Economics Makes a Welcome Return in the Forthcoming BDS Order…

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As part of his efforts to increase transparency at the Federal Communications Commission, Chairman Ajit Pai recently posted a draft order in advance of this week’s April Open Meeting which purports largely to deregulate Business Data Services (“BDS”)—also known as Special Access services—in areas where incumbent providers face competition.  While Chairman Pai’s predecessor, Tom Wheeler, sought to substantially expand the regulation of BDS, his efforts were frustrated by a record (including his own outside peer review) that did not support his penchant for aggressive regulatory action.  Rather than fight economic theory and the available evidence, the Draft Order reveals that Chairman Pai is embracing them both and choosing instead a more deregulatory path.

Setting aside the particulars of the new rules (which have not been voted on yet), I’m hopeful that the conceptual underpinnings of the Draft Order signal a watershed in how the Commission makes policy.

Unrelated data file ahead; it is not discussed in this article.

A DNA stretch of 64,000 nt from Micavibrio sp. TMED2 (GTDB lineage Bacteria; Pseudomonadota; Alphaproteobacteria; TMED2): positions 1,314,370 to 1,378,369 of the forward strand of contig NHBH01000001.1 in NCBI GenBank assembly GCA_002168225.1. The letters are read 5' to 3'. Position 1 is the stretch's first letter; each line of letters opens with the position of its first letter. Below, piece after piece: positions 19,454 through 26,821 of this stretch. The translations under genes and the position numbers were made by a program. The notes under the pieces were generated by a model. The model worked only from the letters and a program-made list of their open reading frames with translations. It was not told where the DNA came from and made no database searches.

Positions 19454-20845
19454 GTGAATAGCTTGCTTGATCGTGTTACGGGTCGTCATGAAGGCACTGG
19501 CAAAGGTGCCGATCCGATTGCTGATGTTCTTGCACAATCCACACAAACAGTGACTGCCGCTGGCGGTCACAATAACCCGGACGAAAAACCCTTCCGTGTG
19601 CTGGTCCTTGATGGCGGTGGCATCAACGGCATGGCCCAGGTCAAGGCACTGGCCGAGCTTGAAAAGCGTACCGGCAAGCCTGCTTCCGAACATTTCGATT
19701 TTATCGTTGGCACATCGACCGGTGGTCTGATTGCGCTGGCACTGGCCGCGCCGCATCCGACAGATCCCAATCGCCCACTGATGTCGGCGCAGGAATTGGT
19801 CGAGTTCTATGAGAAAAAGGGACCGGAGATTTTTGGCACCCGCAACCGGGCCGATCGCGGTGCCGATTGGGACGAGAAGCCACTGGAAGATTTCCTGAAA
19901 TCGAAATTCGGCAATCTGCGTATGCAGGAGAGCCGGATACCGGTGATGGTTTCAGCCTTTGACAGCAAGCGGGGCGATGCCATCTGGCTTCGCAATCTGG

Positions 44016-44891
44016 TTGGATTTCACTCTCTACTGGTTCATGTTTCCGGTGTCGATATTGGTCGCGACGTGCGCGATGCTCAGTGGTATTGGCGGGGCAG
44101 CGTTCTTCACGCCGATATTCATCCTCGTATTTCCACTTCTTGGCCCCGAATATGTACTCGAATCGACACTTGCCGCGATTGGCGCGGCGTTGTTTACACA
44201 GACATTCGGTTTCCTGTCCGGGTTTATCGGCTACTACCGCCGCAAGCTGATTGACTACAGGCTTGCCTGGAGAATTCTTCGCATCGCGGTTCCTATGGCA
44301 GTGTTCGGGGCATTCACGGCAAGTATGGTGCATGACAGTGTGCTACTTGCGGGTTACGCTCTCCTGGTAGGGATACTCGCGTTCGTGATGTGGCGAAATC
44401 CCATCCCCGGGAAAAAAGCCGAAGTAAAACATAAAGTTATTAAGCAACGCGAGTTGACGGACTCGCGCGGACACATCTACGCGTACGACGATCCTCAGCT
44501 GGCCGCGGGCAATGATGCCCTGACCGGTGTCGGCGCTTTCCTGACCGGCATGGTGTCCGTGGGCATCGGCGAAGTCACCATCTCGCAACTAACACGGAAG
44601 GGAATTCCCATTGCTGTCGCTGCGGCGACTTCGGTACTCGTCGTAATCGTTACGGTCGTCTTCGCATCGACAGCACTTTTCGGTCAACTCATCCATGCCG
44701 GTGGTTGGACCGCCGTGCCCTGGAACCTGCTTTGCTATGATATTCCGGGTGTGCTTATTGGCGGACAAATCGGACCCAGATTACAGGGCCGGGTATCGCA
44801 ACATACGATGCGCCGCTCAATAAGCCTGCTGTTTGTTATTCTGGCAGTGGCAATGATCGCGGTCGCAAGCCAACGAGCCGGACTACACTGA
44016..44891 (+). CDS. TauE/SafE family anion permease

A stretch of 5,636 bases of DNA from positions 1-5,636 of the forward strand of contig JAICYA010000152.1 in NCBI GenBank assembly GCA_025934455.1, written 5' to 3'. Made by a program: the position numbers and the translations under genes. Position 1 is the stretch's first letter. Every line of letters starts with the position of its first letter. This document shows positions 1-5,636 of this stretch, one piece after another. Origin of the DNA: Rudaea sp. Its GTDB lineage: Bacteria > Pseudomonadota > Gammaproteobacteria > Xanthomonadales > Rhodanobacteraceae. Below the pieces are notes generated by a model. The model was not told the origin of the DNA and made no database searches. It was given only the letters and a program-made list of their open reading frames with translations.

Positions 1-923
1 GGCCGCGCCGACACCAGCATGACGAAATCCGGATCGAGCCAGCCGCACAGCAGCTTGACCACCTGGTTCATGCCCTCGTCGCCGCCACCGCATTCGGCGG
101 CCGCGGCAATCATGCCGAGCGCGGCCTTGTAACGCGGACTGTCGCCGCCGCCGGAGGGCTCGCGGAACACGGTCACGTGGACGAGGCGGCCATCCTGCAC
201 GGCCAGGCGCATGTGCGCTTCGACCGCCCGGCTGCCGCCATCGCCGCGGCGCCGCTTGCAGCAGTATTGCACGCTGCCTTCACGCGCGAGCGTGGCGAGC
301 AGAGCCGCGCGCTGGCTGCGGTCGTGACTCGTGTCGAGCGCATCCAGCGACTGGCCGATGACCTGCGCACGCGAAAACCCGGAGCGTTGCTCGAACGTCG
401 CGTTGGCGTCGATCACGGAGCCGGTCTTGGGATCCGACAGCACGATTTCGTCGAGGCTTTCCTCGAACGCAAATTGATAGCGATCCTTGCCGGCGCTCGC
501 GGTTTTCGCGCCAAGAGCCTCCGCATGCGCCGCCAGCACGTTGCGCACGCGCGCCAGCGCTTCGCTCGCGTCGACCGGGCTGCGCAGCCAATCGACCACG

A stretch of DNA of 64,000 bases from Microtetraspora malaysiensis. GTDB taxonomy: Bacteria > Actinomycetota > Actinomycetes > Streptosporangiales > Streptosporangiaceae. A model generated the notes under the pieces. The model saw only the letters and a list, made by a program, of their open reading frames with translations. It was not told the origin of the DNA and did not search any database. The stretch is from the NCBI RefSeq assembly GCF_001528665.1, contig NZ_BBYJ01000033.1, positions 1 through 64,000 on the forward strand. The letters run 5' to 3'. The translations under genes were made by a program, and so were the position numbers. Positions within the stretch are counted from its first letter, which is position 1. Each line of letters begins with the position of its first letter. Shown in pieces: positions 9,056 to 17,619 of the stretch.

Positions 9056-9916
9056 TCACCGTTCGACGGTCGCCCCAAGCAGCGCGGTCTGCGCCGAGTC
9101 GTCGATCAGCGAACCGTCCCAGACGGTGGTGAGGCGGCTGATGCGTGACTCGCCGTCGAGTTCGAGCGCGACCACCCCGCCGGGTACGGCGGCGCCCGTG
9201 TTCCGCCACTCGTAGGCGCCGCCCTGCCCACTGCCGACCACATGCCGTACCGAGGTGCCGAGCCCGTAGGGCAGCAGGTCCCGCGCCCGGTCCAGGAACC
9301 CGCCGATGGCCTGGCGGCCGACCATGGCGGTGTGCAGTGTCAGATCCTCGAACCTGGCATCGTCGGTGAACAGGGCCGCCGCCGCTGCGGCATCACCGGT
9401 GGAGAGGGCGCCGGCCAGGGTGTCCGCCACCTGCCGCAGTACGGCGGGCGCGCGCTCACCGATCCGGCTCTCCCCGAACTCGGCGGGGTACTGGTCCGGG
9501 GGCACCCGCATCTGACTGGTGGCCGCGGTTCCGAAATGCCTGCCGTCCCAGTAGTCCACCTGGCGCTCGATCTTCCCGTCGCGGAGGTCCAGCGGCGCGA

First, in determining when and when not to regulate, the Draft Order asks the right question.  As detailed in my paper Section 10 Forbearance: Asking the Right Questions to Get the Right Answers, deciding whether to deregulate a service involves a single, simple question: is society made worse off if a regulation is eliminated?  The Draft Order embraces this correct approach, choosing a deregulatory threshold “that will be more effective than our legacy regulatory regime in ensuring rates, terms, and conditions are just and reasonable (¶ 111).”  Choosing to regulate or deregulate depends only on whether the regulations are beneficial (on net) under actual market conditions, whatever those conditions may be.  Comparing the actual state of competition to some desired (and perhaps unrealistic) level of competition has no bearing on the decision; the Commission does not choose the level of competition, it chooses whether to regulate.